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Listen to Wiyot Place Names

Over the past year, I have done a lot of research into native Wiyot place names:  there are over 200 recorded names in the archives!  From north to south, here are some place names that you can hear being pronounced by native speaker Della Prince (recorded in 1956-57; click on a name to listen):

Daluwagh Crescent City

Da'guchwayawik Trinidad ("land is curved")

Dadi'qhoughuk Blue Lake

Jaroujiji Eureka ("where you sit and rest")

Giloulh Table Bluff

Vutsuwitk Da'l Fortuna ("ashes stay")

Guduwalhat Loleta

Vusya Bear River ("like fire"?)


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Historical & Linguistic Background of Wiyot

The Wiyot language (called Soulátluk' — literally ‘your jaw’ — by some speakers) was the native language of the Wiyot people until the death of Della Prince, the last fluent Wiyot speaker to collaborate with linguists, in 1962. Wiyot is linguistically interesting for several reasons. First, along with Yurok, it is one of only two Algic (also called Algonguian) languages in the Pacific Northwest. Other Algic languages are found in Canada, the Great Lakes region, and the northern Atlantic coast, and include languages like Chippewa, Cree, Cheyenne and Arapaho. (see map below)

Another interesting characteristic of Wiyot is that it is a polysynthetic language, which means that complex ideas — sometimes the equivalent of an entire English sentence — can be expressed using a single verb with multiple prefixes and suffixes. Here are a couple of examples:

a.  gidutiguliswiwilh

gi     dutigulis     wiw     ilh

finish bathe       self     he/she

'S/he finishes bathing himself/herself.'

b.  dagudugunugulhu’n

da               gudugunu     gulh      u’n

for a while      very           hurt        its

'There is a lot of hurting.'


Language Materials

There are no remaining fluent speakers of Wiyot (no one alive today grew up speaking Wiyot as their first language). However, there is a great deal of documentation of the Wiyot language that was compiled when the language was still spoken natively. These materials include written word lists, texts, and grammatical descriptions dating from the late 1800’s to the 1960’s, as well as audio recordings of songs, words and phrases, and narrative texts from the 1950’s-1960’s. Here is a sample of what some of the written materials look like:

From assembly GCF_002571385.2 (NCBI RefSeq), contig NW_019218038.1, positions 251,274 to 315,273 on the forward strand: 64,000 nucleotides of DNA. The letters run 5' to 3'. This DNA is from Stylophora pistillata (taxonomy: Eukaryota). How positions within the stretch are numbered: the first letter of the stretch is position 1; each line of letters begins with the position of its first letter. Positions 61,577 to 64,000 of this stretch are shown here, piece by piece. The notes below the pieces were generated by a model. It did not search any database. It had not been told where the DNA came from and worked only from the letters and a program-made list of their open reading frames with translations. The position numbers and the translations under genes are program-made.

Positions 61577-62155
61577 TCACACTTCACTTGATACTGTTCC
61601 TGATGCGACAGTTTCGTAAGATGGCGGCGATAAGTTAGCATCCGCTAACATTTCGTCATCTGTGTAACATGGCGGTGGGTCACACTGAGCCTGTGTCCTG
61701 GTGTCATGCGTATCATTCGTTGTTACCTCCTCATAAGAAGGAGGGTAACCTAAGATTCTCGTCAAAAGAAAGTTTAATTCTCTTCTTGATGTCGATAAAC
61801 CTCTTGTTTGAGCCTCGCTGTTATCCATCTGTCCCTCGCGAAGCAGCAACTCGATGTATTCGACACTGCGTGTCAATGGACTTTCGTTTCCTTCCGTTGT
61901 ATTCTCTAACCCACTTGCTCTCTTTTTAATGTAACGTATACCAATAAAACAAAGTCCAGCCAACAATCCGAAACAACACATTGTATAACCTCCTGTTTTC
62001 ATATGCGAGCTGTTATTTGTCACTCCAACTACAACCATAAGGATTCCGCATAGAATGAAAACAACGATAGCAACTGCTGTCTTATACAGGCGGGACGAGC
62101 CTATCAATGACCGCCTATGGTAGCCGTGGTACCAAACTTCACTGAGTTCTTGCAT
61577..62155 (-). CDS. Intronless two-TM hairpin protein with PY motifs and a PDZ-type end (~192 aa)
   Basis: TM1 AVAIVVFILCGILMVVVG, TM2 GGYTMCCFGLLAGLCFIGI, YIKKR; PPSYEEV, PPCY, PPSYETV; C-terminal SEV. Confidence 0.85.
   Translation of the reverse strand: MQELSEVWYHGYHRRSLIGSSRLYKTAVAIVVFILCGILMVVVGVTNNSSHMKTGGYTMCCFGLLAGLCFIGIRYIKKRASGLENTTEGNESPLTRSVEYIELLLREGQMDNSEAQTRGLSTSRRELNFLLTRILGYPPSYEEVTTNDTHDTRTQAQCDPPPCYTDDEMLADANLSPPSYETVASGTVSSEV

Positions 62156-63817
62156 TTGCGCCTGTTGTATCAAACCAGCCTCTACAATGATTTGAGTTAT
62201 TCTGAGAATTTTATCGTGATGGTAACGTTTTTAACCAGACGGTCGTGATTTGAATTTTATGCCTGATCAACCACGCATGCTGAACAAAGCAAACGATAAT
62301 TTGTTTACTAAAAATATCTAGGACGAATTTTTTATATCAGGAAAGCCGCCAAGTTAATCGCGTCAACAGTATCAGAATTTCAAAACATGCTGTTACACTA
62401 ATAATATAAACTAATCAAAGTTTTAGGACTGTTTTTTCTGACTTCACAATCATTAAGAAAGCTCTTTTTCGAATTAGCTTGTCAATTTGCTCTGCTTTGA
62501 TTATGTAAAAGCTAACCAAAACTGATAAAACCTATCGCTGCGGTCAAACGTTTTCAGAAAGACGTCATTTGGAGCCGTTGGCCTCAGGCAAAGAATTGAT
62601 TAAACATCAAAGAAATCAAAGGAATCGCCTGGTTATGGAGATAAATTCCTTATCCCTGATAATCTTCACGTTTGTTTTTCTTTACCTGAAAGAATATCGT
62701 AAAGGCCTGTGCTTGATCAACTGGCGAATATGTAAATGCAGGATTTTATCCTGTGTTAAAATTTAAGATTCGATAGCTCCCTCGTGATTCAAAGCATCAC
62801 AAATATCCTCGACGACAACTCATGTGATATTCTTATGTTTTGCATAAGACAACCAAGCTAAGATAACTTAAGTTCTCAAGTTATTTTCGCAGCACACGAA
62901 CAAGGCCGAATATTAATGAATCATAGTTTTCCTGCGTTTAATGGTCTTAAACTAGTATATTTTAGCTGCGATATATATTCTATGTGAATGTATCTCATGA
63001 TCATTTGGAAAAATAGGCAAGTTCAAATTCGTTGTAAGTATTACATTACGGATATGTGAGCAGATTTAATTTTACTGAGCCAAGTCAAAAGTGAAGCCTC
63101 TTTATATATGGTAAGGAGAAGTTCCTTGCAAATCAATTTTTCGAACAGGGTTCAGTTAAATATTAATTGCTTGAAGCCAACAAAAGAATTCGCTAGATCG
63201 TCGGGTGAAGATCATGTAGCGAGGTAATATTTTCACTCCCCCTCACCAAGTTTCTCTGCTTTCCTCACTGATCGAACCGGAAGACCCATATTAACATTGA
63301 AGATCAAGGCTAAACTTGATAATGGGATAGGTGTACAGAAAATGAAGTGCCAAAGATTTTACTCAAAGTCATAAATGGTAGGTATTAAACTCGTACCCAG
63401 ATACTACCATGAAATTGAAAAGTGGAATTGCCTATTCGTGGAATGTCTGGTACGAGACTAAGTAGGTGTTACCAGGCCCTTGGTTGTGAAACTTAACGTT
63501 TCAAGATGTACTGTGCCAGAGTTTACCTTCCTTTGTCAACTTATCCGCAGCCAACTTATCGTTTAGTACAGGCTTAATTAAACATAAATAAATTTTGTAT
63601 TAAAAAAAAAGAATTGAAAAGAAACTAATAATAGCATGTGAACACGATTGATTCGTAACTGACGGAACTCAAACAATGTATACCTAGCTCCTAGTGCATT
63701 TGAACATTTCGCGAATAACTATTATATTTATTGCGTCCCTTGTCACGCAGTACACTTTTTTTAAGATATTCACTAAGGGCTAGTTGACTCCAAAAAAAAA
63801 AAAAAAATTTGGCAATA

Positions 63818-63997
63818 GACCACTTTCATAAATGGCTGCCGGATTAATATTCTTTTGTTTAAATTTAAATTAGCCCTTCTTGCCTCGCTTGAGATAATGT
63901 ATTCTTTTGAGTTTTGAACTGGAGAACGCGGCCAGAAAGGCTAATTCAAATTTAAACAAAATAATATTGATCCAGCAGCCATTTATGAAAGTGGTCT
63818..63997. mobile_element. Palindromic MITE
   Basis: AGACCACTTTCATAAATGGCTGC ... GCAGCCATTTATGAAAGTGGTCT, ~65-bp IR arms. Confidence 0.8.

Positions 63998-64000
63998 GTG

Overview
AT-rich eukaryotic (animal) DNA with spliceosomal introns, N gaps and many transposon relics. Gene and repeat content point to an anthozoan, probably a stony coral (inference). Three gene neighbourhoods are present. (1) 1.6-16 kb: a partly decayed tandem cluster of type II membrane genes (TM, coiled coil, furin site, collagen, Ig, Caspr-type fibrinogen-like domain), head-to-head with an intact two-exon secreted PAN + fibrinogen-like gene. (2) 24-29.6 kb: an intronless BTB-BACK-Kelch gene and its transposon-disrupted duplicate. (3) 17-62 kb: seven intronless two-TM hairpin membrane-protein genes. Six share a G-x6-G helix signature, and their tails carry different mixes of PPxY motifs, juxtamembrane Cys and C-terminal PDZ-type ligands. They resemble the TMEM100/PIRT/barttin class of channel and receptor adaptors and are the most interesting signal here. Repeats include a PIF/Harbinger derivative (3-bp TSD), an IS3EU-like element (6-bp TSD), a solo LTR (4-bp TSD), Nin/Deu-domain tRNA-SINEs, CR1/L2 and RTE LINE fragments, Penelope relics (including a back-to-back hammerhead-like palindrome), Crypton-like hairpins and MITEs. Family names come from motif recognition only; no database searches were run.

1. J. Curtin (1889):

2.  G. Reichard (1925):







3. G. Reichard (1922):

4.  Teeter & Nicholls (1993):

Because these documents were created by many different researchers, each of whom had a different system for writing the language, and contain information given by Wiyot speakers from different dialects and time periods, it is a challenge to form a complete picture of the language.

(To fully understand this, imagine that the last English speaker had died several decades ago. Then imagine that the only information we had today about the English language was a dozen or so texts and word lists collected by, say, Swahili-speaking researchers who did not know anything about English spelling. THEN imagine that the English speakers who provided the researchers with their information lived between about 1885 and 1960, and some of them were from Minnesota while others were from South Carolina or New York!


'Language revitalization' refers to efforts to bring endangered languages (languages with very few native speakers) back into broader use in a community by teaching the language to non-fluent or semi-fluent speakers. But can a language with no fluent speakers be brought back into use? It may be more difficult, but Wiyot would not be the first community to try it: revitalization of ‘extinct’ or ‘dormant’ languages (also called ‘language revival’) is underway in the Miami (Oklahoma — also an Algic language) and Mutsun California tribes; and modern Hebrew was revived from religious and traditional texts after centuries during which it was used only ceremonially.


Current activities

  • Children’s language classes
  • Adult language classes
  • Language committee
  • Multimedia dictionary creation
  • Language articles in the Wiyot newsletter

Plans for the near future

  • Online language-learning resources
  • Digital texts with audio and word-level translation

Long-term goals

  • Creation of a digital database containing ALL known Wiyot words, phrases and texts from manuscript, print, and audio sources
  • Publication of a comprehensive Wiyot-English/English-Wiyot dictionary
  • Training of language teachers within the Wiyot Tribe

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